While Cleary concludes her study with Beauvoir, one of the most recognized names among the existentialists, she opens with perhaps the least known figure, the much-neglected Max Stirner whose interests in such things as subjective truth echo the work of his contemporary Kierkegaard and anticipate the thought of Nietzsche, Sartre, and Beauvoir (together the five subjects of Cleary’s study). A “proto-existentialist,” Stirner rebelled against social conventions (and so figured importantly for Albert Camus too), refused anything having to do with duty or obligation, and “scoffed at the idea that loving necessarily involves self-sacrifice and unselfishness.” Kant, in other words, he wasn’t. Instead Stirner shows us what it means to love “egoistically,” and in doing so he brings to mind that 20th century crapehanger Philip Larkin who, in a similar mood of self-regard and existential drift, asks:
How can you be satisfied,
Putting someone else first
So that you come off worst?
My life is for me.
As well ignore gravity.
As for Stirner himself, writes Cleary, “One can compromise on anything except what one deems to be right and important for oneself—that is, one’s self-chosen principles.”
If “loving egoistically” isn’t your style, then Cleary offers next an account of “loving aesthetically,” with Kierkegaard as her guide. To be sure, Cleary glosses in equal measure all three stages of what Kierkegaard thought to be our existential condition (the Aesthetic, the Ethical, the Religious), and weighs the pros and cons of each in relation to “romantic loving.” Aesthetic love, for example, is predicated on the pursuit of pleasure, purely for its own sake and without deeper meaning—and so doomed to end in what Kundera calls the unbearable lightness of being. Religious love, in contrast, is a heavy burden indeed. It is “unegoistic,” writes Cleary, and “requires loving others even if they make you unhappy.” In between is the Ethical stage, which entails “accepting social norms and morals and recognizing the corresponding duties and obligations to society.” If that isn’t depressing enough, there’s more: “Kierkegaard suggests that this means turning away from Don Juan’s trysts…and instead choosing despair and marriage.” Okay, but who wants that? To her credit, Cleary doesn’t say. As the case is throughout her book, she’s careful here to describe without prescribing.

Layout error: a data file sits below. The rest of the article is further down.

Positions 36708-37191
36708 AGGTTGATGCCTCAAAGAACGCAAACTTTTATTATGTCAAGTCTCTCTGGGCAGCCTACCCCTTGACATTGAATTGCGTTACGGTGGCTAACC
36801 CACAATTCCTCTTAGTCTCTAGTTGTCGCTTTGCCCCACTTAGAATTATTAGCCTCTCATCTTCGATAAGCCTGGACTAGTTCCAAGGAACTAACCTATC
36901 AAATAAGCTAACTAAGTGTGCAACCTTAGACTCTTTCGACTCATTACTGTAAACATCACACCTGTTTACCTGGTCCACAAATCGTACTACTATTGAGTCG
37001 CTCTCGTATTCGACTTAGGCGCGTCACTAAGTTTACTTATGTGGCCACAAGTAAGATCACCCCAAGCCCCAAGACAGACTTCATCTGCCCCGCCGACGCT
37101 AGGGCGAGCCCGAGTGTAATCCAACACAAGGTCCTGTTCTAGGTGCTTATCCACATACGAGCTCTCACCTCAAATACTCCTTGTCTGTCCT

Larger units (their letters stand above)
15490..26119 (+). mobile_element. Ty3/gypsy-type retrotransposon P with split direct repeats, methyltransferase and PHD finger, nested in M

Next up is Nietzsche who teaches us about “loving powerfully,” even if, as Cleary notes, “Loving relationships appalled Nietzsche because he thought that they were all too often based on sacrifice, weakness, and disappointments.” His view of marriage was equally dim, which he thought certain to suffocate free spirits. “Like a spider caught in its own web,” Cleary analogizes, “marriage ends up being a trap in which the spider (free spirit) cannibalizes itself.” Against such disheartening prospects Nietzsche recommended above all self-mastery in order to keep one’s head straight in matters of love. He also advised two-year contracts between romantic partners, on the logic that it’s better to bow out early than suffer love’s inevitable waning. And not unlike his fellow writer Anton Chekhov, who believed he would make a good husband if his wife, like the moon, did not appear in his window each night, Nietzsche urged couples to give one another plenty of space. Of course, we should perhaps temper all of this good counsel with the fact that Nietzsche’s own “romantic aspirations were never reciprocated.” Plus, Cleary adds, “Nietzsche tended to love women who were already married, in love with someone else, using him to become famous, or put off by his walrus mustache and awkwardness.”